United Kingdom: +44 (0)208 088 8978

Continuous integration and deployment – part 2

In part two of his introduction to CI / CD practices, Ryan walks through the process of building a simple deployment pipeline using the SAFE template and Farmer with Azure DevOps.

We're hiring Software Developers

Click here to find out more

In the first part of this blog I gave a high level overview of continuous integration and deployment.

We saw that being able to '1 click deploy' an entire application along with its infrastructure allows teams to respond rapidly to change and act upon feedback, shortening the loop between developers and end users and ultimately delivering a better product.

This time we are going to show how to set up automatic web application deployment using SAFE Stack, Farmer and Azure Pipelines.

In the interests of brevity, I will work on the assumption that you have already

Prepare the build script

Open up your SAFE app and navigate to the Build.fs module in the Build project.

Somewhere near the top, add the line

let artifactDir = Environment.environVarOrDefault "artifact-dir" "deploy"

This will allow us to pass in a custom bundle path from the pipeline.

Next, find the Azure target function and change

let web = webApp {
    name "SAFEPipelines" // Must be unique across all of Azure
    zip_deploy "deploy"


let web = webApp {
    name "SAFEPipelines"
    zip_deploy artifactDir // Using the environment var we just loaded

Finally, at the bottom of the file, change

    ==> "InstallClient"
    ==> "Bundle"
    ==> "Azure"


    ==> "InstallClient"
    ==> "Bundle"

This prevents the project from being re-bundled when you run the Azure deploy later.

Install the .NET Test SDK and Expecto adapter

In the root of the solution run the commands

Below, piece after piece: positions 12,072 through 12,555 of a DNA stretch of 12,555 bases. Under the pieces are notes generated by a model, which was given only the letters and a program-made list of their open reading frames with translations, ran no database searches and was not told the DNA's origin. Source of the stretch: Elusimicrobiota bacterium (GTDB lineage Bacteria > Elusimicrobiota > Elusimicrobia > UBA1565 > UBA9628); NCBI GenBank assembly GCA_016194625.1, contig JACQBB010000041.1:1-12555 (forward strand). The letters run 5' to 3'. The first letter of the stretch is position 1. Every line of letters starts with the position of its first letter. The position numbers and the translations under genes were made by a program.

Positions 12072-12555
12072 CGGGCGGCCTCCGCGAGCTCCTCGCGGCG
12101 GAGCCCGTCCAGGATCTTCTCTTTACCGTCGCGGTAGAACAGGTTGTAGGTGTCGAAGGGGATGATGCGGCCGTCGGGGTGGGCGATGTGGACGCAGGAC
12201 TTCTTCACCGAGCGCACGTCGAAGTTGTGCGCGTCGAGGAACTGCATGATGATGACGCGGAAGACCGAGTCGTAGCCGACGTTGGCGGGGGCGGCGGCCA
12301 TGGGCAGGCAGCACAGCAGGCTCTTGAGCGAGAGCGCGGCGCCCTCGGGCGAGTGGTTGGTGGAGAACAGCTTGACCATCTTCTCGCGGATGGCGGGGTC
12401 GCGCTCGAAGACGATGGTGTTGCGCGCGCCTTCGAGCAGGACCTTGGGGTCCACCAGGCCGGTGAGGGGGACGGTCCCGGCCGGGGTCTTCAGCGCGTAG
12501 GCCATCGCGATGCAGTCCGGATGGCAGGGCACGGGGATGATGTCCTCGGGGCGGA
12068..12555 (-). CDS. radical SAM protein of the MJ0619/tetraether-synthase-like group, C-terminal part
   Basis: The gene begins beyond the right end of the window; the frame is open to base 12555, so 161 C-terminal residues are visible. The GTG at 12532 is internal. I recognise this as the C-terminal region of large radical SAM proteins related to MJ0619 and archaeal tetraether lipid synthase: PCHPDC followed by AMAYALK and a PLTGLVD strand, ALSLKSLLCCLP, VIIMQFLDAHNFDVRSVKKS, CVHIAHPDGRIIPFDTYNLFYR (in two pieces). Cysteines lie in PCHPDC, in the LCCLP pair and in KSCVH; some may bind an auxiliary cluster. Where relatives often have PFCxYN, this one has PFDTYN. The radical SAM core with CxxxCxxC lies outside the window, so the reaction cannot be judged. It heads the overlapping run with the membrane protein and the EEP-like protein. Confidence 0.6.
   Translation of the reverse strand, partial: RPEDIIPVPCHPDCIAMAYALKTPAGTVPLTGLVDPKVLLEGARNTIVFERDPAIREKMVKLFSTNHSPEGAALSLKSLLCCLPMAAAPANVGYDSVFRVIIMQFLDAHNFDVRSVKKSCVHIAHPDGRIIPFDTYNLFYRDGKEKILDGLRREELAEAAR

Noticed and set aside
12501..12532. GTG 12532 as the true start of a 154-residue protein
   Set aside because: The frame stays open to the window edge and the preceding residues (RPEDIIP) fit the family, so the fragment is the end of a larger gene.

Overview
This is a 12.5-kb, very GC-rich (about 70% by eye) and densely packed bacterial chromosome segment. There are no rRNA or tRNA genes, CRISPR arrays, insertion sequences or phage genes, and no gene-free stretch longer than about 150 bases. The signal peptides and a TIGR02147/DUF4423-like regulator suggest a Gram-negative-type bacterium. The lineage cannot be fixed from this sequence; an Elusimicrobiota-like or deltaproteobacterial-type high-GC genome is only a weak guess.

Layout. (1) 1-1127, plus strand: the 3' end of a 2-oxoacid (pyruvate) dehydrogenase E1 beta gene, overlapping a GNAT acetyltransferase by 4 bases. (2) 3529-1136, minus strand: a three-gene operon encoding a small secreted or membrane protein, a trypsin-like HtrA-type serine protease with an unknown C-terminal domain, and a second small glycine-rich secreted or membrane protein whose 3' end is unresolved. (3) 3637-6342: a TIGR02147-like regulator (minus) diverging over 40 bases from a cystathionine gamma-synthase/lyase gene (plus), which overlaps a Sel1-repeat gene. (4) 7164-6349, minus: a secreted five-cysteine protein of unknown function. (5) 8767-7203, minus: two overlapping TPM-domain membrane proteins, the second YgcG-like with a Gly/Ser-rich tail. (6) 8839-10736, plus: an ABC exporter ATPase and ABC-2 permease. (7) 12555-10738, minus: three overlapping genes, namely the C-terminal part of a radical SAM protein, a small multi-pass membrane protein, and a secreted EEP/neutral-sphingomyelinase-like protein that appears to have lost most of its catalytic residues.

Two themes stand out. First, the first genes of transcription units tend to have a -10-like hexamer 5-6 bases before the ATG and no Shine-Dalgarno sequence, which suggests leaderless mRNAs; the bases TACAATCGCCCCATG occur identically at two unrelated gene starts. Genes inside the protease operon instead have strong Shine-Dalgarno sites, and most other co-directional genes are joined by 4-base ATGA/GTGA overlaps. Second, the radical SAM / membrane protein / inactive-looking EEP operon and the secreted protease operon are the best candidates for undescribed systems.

dotnet tool restore

dotnet paket add Microsoft.NET.Test.Sdk -p Server.Tests
dotnet paket add YoloDev.Expecto.TestSdk -p Server.Tests

Open up your tests/Server.Tests/Server.Tests.fsproj file and add the element <GenerateProgramFile>false</GenerateProgramFile> to the first PropertyGroup. This prevents the Test SDK throwing an error related to project entry points.

Don't forget to push these changes up to your repository.

Connect your DevOps project to Azure

Open your DevOps project and select Project settings from the bottom of the left flyout menu.

From the Project settings menu, select Service connections and click New service connection.

From the popout menu, select Azure Resource Manager and then click next to select Service principal (automatic).

On the following screen, choose your Azure sub from the dropdown and give the service connection a name.

You don't need to select a Resource Group, this is used if you want to restrict access for the connection.

Tick Grant access for all pipelines and hit Save.

Create an Environment

Visit the Pipelines - Environments section of DevOps and click Create environment.

Name it CD, leave everything else at the defaults and click Create.

Create a pipeline

Open your project in Azure DevOps and select the Pipelines - Pipelines section.

If this is the first pipeline you have create in your organisation, you may be required to request access from Microsoft which can take a short while to be granted. This check was introduced in 2021 to combat crypto mining bots.

You will be prompted to connect your repository, and then given a choice of pipeline template. For this project, select 'Starter Pipeline'.

You will be presented with a YAML (.yml) file which is set up to run a 'Hello World' script.

There are many, many ways to configure pipelines depending on your use case and personal preferences, this is just one example. Feel free to experiment!

Replace it with the following:

  vmImage: 'windows-latest' # Use a Windows build host 

  isMain: $[eq(variables['Build.SourceBranch'], 'refs/heads/main')] # Set a variable to detect if we are on the main branch
  appArtifact: "app" # Set a variable which is used to name the published app